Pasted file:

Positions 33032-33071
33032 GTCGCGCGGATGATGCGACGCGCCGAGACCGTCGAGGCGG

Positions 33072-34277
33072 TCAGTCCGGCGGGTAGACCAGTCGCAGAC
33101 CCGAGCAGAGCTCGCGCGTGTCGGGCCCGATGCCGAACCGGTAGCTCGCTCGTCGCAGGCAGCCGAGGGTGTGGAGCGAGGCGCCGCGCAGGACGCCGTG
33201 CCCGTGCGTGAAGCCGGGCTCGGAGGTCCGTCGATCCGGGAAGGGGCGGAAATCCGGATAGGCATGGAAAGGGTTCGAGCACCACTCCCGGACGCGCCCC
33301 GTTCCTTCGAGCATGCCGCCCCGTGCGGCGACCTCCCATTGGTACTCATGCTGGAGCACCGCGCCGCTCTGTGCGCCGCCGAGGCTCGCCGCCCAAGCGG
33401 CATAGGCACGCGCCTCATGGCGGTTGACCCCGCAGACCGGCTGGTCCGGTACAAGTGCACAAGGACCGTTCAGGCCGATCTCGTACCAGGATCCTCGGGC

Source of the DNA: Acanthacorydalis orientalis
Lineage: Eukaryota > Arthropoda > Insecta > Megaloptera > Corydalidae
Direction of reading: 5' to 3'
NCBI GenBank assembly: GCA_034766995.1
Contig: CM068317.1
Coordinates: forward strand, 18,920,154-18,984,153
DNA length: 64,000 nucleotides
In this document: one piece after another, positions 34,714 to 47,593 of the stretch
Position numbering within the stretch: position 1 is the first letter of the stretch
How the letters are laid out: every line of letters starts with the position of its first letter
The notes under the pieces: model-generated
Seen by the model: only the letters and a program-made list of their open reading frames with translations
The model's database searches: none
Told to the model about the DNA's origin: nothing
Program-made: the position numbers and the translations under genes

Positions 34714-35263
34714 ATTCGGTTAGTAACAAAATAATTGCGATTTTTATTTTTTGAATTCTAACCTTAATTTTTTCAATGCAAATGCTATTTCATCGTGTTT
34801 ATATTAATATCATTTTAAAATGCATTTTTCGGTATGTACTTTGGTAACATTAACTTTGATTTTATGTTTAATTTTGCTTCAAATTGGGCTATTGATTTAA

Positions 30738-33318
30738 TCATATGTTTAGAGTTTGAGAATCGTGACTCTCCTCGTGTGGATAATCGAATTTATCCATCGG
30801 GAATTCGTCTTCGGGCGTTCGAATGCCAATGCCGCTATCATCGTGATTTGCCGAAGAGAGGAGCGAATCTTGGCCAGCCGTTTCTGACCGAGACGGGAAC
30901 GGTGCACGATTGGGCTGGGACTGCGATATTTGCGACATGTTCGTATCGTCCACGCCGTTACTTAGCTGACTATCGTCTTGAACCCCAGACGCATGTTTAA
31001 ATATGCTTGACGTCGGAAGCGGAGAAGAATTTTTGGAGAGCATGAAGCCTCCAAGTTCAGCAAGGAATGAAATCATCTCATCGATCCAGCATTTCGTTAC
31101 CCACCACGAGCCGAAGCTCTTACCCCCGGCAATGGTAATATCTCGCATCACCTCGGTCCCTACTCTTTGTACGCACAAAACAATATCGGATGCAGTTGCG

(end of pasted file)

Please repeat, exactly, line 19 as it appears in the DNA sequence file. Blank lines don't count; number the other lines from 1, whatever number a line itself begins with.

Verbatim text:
The notes under the pieces: model-generated